Saint William Arnaud and the Martyrs of Toulouse and Saint Theodosia of Constantinople and companions. Both groups, at very different times, in very different places, died aggressively defending their faith, proclaiming the Good News of Christ.
Saint William Arnaud (died 1242) and eleven companions dies in Avignonet, France, and are known as the “Martyrs of Toulouse.” William, a Dominican friar, was sent with his companions by Pope Gregory IX, appointed inquisitors, to the regions of France to combat heresy which was spreading under the guise of Albigensianism (a theory of dualism which considered the body evil, thereby preventing resurrection. Christ was thought to have not been man, given that he would have succumbed to evil, had he been. This theory removed the Sacraments of the Church, replacing them with pagan rituals for purification).
Along with William, were Bernard of Roquefort and Garcia d’Aure of Comminges, both Dominicans. Two Franciscan friars accompanied them, Stephen Saint-Thibery and Raymond Cortisan. A Benedictine friar, Raymond Cortison, referred to as “the Writer” originally from Toulouse, joined them, as did Bernard from the cathedral of Toulouse. Pietro d’Arnaud, notary of the Inquisitors, and Fortanerio and Adhemar, clerics of the Inquisitors, completed the group of martyrs.
This group of brave men found most every door to them closed in Toulouse, under penalty of punishment from the ruling count at the time. They set up a small farmhouse outside the city gates, preaching throughout the countryside with great success. Many were converted, and many miracles of healing were performed. Eventually, their presence became threatening to the local government, who lured the holy men to an ambush by spreading word that the ruling Count—an acquaintance of Saint William—was ready to reject his heretical beliefs and return to the Church.
On the eve of the Ascension of Our Lord, the martyrs, having received a heavenly vision of their imminent martyrdom, traveled as a group to the castle of Count Raymond III of Toulouse, where his soldiers fell upon them in the great hall, slaughtering 7 of the 11. The remaining four—including William—escaped to a local Church, where they were found by the soldiers singing the Te Deum. It was here, in the church, that they were murdered—an act unforgivable in Medieval times due to the principle of sanctuary. Particularly angered by the singing, the soldiers first cut out Saint William’s tongue, prior to killing him. The bodies of the martyrs were thrown down a ravine and large boulders were rolled on top of them. As evening fell, however, bright, heavenly lights streamed from their bodies, leading the faithful to them to collect their relics. They were interred in the Church of San Romano at the monastery in Toulouse.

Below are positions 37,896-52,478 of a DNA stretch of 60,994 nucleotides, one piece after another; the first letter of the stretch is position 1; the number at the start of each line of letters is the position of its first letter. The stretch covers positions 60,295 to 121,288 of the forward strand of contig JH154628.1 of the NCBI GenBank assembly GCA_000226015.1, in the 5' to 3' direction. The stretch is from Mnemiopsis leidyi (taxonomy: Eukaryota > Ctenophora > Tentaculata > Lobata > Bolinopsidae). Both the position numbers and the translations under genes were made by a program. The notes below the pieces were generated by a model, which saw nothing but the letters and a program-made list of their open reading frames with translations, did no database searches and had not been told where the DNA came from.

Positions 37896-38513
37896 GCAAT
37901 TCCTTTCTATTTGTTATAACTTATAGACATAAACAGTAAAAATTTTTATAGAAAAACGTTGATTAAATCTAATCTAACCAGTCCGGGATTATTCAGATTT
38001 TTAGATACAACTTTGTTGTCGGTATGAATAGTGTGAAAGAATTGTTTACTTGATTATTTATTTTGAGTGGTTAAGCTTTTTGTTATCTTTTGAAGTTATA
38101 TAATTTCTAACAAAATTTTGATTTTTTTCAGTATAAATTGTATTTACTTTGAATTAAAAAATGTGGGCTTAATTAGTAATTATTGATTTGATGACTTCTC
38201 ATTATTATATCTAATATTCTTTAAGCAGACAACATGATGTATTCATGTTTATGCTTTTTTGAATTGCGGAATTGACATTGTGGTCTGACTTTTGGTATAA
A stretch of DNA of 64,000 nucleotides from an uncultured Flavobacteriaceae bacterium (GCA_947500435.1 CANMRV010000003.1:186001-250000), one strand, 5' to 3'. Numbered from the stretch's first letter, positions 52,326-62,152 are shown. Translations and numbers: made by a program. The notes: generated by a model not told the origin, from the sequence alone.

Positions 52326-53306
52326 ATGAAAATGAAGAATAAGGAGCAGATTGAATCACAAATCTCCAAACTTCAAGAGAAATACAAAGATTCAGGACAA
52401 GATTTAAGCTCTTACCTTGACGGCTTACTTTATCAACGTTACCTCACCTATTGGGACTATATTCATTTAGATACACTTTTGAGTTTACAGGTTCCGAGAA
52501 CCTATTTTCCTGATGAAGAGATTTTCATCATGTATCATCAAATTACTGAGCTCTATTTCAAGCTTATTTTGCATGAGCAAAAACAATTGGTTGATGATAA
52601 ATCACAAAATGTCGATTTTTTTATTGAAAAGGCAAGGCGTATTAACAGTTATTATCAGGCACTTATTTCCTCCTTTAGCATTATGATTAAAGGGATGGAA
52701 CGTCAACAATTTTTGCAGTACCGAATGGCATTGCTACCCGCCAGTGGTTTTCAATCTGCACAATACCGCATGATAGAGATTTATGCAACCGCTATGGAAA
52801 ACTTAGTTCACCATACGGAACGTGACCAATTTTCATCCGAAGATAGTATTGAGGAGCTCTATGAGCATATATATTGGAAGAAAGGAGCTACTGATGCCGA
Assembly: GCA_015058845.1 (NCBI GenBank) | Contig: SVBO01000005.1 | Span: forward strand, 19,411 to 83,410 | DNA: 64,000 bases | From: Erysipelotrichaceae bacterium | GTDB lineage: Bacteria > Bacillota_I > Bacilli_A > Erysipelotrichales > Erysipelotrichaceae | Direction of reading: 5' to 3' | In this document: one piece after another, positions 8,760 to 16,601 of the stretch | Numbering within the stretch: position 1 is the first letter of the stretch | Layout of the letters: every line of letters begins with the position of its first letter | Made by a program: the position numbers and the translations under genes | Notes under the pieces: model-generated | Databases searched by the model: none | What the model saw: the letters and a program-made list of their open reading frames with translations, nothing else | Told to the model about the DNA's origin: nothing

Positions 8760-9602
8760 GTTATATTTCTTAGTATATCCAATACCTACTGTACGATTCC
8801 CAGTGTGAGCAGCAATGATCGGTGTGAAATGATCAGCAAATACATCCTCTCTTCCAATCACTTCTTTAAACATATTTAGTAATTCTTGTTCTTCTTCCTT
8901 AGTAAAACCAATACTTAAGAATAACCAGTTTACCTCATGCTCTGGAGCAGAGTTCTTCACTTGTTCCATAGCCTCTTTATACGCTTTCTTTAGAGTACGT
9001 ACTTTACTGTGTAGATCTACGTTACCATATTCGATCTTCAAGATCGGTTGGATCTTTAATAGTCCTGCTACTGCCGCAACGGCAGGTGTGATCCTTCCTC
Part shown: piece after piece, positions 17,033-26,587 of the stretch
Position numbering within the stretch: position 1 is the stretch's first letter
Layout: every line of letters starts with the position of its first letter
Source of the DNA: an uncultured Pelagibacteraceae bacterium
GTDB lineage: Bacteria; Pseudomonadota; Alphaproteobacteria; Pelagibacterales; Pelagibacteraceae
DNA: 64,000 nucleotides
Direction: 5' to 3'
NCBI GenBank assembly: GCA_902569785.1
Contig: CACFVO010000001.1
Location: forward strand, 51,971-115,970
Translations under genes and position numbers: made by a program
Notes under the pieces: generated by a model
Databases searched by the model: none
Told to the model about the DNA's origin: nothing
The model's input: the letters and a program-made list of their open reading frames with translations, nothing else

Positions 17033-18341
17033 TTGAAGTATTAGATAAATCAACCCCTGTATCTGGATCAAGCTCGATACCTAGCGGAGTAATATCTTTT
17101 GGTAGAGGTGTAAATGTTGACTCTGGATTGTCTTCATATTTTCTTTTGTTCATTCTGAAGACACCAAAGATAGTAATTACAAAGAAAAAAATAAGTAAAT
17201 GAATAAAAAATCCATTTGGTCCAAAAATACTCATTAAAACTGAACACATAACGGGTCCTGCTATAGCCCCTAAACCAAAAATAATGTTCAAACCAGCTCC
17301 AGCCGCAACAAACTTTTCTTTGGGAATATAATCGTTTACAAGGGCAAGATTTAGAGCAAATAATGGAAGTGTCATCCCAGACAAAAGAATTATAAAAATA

The church of Avignonet where they were murdered was placed under interdict, the doors closed and locked, because of the sacrilege, and for 40 years no Mass was celebrated there. When the interdict was lifted, the bells rang of themselves, according to legend, to let people know that Avignonet was once more a member of the living Church.
Saint Theodosia (died 729) and her companions were nuns in Constantinople who were martyred for their defense of the Church. Born into a noble family in Turkey, she was orphaned at an early age and was raised and educated at the monastery of Saint Anastasia. During her lifetime, Saint Theodosia committed herself to prayer and service to those in need.